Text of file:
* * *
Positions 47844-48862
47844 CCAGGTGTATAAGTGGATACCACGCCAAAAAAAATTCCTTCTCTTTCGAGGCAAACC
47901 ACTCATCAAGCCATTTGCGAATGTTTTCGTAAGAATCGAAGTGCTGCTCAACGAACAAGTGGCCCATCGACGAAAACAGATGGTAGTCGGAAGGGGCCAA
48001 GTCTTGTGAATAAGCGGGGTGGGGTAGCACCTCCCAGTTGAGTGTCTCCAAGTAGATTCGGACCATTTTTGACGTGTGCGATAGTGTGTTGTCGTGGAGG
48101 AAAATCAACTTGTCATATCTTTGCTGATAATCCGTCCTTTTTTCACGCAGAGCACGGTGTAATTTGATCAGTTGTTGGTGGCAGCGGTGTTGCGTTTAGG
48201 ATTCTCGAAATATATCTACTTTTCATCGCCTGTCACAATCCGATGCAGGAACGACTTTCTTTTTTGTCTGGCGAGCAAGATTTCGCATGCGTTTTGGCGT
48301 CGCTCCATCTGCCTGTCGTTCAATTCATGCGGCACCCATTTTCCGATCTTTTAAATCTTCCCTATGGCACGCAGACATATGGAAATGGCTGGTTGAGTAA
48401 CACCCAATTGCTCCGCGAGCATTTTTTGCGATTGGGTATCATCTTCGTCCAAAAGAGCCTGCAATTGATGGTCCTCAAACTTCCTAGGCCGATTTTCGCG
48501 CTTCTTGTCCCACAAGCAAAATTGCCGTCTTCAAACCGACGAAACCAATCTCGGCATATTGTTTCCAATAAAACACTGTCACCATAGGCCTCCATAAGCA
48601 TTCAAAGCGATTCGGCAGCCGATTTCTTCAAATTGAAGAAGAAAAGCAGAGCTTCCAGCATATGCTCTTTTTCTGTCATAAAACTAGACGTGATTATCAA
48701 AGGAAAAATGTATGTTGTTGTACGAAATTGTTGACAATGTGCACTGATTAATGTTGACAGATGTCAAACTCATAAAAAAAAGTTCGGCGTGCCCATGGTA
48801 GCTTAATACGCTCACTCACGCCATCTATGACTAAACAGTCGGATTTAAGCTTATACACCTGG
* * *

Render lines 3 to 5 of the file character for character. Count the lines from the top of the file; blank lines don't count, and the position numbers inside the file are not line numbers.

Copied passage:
47901 ACTCATCAAGCCATTTGCGAATGTTTTCGTAAGAATCGAAGTGCTGCTCAACGAACAAGTGGCCCATCGACGAAAACAGATGGTAGTCGGAAGGGGCCAA
48001 GTCTTGTGAATAAGCGGGGTGGGGTAGCACCTCCCAGTTGAGTGTCTCCAAGTAGATTCGGACCATTTTTGACGTGTGCGATAGTGTGTTGTCGTGGAGG
48101 AAAATCAACTTGTCATATCTTTGCTGATAATCCGTCCTTTTTTCACGCAGAGCACGGTGTAATTTGATCAGTTGTTGGTGGCAGCGGTGTTGCGTTTAGG